Housing Market

Coastal California metros were the priciest in March: Zillow

Competition for listings is set to ramp up in May and June

Competition in the housing market is heating up heading into May and June. Home prices are surging in major U.S. metros, with coastal California cities and Seattle leading the charge in monthly home value growth, according to Zillow’s newest market report.

San Jose, San Francisco, Seattle, San Diego and Los Angeles reign as the priciest markets among the nation’s top 50 metros. Bidding wars are commonplace in these areas, exacerbated by a scarcity of options. These metros also continue to grapple with below-average inventory recovery, maintaining pressure on buyers.

Conversely, Southern metros are experiencing subdued appreciation. New Orleans, San Antonio, Tampa, Orlando and Jacksonville are among the locales that posted the slowest month-over-month price growth in March.

New listings of existing homes have risen from pre-pandemic levels in cities like New Orleans and Austin, while San Antonio and the aforementioned Florida metros have seen some of the smallest drop-offs. Recovering inventory in these areas has helped to ease competition and bring price appreciation under control. 

New Orleans, Austin and San Antonio are the three markets where buyers have more choices than before the pandemic, while Tampa, Orlando and Jacksonville are down only 9%, tied for the second-smallest drop. 

“Shoppers in the market today should expect competition, especially for attractive listings on the lower end of the price range — a rare opportunity these days,” Skylar Olsen, Zillow’s chief economist, said in a statement. ”That’s kept prices ticking upward in most areas, despite affordability challenges. 

“There are places where new construction relieved some pressure, and where homeowners are less locked into their mortgage, but not in the nation’s most expensive metros. In costly areas, homeowners hold extensive mortgage debt at previously low rates, and the pressure is dialed up even further.”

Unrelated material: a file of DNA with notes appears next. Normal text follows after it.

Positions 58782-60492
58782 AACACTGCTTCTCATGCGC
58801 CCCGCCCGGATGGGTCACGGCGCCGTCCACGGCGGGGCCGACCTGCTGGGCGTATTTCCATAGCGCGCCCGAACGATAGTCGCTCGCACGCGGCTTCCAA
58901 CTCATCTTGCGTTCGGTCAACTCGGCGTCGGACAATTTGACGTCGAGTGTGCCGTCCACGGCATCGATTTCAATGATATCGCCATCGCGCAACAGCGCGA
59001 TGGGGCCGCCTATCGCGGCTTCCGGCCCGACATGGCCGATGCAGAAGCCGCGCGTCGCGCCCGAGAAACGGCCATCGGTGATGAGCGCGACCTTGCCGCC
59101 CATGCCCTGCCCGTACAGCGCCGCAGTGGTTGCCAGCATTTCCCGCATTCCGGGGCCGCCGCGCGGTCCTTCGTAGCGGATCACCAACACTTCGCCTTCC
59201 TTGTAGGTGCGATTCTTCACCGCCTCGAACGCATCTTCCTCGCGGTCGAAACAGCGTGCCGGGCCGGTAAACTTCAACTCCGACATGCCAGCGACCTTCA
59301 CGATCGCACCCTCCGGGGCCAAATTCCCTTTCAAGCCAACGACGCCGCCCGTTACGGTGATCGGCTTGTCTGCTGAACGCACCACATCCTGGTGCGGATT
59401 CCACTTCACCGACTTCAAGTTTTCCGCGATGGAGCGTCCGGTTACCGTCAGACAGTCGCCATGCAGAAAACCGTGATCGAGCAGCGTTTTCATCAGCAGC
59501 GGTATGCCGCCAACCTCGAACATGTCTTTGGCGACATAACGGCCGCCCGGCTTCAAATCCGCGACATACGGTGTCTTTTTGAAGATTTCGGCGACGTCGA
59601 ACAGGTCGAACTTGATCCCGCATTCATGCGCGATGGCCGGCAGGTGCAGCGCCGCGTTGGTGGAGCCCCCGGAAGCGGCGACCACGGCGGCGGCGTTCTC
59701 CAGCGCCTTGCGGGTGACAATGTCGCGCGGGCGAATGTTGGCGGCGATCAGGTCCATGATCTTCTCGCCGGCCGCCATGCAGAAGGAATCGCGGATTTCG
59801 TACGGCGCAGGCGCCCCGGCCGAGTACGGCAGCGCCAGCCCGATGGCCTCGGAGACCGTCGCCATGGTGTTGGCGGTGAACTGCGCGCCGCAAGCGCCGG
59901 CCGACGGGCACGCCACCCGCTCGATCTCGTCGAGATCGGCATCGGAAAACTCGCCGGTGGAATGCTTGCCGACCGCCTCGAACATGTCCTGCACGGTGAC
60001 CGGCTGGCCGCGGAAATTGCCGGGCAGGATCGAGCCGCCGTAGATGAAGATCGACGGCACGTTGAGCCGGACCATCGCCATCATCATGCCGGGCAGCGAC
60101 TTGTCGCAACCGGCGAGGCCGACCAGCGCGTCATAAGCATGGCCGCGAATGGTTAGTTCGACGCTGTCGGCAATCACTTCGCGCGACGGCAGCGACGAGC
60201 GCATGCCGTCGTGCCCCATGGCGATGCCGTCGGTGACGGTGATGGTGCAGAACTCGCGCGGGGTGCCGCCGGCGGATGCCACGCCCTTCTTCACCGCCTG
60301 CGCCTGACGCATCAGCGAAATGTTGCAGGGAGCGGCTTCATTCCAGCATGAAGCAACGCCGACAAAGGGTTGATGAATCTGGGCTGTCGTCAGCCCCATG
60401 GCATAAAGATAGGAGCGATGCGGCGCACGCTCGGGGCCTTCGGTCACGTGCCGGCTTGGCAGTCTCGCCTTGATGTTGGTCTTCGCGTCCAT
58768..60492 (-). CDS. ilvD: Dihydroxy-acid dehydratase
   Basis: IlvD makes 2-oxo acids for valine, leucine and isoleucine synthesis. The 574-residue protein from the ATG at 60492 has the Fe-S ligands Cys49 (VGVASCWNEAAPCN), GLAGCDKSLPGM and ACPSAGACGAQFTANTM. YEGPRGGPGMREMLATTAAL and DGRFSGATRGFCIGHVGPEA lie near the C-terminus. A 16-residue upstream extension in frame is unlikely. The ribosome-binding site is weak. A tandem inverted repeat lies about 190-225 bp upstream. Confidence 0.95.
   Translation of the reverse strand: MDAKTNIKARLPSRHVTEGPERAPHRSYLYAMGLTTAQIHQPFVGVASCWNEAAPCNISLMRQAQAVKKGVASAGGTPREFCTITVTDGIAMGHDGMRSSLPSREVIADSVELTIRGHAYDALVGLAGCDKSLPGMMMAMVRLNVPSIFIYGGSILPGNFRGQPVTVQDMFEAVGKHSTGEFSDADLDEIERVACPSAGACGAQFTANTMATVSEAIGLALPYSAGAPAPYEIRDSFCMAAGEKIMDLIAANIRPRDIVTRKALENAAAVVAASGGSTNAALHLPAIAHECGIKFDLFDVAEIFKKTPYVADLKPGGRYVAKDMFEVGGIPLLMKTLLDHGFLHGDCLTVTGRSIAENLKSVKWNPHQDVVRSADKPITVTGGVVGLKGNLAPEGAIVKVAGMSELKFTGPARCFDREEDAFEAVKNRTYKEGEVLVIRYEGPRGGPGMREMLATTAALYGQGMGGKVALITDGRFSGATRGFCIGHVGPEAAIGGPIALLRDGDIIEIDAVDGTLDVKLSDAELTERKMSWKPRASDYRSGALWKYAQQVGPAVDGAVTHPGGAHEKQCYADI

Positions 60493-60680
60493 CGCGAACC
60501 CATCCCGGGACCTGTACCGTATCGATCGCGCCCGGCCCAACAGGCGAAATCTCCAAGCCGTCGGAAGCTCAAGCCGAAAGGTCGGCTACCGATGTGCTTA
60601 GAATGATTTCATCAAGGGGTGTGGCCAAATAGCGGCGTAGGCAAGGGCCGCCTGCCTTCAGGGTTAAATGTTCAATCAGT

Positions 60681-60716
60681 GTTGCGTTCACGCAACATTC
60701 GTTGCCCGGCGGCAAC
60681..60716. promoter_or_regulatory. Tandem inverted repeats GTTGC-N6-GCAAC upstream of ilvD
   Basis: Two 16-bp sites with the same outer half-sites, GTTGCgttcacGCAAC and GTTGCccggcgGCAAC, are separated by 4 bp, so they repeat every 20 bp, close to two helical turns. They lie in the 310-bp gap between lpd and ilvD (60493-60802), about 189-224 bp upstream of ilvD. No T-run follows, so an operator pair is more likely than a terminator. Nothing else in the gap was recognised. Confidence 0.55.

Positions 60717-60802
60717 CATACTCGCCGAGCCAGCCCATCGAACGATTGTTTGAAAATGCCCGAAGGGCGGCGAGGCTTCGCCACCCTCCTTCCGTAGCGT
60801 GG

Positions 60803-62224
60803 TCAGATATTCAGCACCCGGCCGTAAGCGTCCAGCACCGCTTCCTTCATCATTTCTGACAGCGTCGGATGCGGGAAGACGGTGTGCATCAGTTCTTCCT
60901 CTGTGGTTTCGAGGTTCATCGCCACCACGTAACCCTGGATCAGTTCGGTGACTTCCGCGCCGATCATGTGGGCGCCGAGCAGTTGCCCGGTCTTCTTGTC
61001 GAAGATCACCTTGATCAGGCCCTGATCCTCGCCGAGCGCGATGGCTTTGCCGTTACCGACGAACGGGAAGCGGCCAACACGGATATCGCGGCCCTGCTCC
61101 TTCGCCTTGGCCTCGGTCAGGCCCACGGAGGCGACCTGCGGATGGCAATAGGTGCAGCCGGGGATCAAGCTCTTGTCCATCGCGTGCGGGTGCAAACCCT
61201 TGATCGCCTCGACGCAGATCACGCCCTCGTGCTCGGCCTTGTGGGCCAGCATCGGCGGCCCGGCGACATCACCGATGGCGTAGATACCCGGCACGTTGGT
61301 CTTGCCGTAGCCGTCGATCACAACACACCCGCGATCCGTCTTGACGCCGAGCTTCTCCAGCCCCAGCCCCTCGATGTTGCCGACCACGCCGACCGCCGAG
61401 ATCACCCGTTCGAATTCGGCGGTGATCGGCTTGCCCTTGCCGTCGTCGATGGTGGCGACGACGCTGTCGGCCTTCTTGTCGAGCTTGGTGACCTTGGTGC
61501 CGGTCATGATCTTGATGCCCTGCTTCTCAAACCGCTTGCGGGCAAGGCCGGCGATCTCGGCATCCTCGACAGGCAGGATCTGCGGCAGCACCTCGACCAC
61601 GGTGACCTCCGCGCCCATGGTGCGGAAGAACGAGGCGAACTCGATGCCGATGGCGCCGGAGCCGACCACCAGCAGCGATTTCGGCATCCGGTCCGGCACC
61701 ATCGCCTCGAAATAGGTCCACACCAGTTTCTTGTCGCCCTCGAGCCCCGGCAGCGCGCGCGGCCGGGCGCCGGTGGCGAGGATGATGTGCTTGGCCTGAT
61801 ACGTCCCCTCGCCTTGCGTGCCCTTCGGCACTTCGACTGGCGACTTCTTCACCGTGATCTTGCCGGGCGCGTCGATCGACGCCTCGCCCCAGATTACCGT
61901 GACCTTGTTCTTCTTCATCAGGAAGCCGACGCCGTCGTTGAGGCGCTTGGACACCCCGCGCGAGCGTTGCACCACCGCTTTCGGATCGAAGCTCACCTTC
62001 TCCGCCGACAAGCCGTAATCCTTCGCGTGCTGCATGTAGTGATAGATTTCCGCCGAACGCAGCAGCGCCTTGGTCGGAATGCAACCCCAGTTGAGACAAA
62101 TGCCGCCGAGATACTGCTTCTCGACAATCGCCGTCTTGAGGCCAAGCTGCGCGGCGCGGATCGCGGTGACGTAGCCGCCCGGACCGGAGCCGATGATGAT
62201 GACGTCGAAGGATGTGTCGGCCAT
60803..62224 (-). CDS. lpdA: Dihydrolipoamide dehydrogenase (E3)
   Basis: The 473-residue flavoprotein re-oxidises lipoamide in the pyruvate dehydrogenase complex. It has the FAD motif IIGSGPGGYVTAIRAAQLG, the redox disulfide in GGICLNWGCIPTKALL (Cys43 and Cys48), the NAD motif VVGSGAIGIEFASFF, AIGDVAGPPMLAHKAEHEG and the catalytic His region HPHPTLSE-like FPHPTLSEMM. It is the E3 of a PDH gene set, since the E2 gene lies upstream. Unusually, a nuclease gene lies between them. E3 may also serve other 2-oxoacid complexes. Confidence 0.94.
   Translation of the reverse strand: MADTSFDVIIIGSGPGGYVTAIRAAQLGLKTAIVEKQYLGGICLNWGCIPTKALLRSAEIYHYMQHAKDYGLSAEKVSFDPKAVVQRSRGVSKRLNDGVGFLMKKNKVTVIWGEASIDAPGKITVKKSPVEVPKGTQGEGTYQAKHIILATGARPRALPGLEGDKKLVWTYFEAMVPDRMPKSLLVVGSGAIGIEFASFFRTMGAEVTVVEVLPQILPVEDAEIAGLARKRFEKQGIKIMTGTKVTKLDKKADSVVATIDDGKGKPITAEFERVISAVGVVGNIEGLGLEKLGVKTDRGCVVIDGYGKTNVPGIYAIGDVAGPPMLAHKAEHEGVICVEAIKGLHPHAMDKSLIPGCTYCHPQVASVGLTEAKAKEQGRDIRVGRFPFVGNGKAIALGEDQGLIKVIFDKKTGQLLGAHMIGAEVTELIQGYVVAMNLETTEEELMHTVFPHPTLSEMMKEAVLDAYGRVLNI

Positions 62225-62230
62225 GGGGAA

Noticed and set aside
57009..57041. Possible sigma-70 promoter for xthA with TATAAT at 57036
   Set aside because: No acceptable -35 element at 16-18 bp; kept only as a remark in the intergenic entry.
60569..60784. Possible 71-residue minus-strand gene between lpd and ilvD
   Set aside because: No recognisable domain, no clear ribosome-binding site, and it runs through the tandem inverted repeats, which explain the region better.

Competition is stiff for attractive listings. Homes sold in March changed hands in just 13 days, slightly slower than in recent years but significantly faster than pre-pandemic standards. Whether in the Midwest or in affluent coastal metros like Seattle and Washington, D.C., properties are spending minimal time on the market. Sold homes were listed for a week or less in 17 major metros. 

In March, more than one in five sellers cut their list price, especially in markets like Tampa, Phoenix, Jacksonville, San Antonio and Orlando. On the other hand, nearly 27% of homes sold for more than list price in February, compared to less than 19% in 2019. 

As the market enters April and May, buyers can anticipate an even fiercer competition for well-marketed properties, while others may linger longer on the market. The median age of listings on Zillow currently stands at 43 days, reflecting the varying dynamics across different segments of the housing market.

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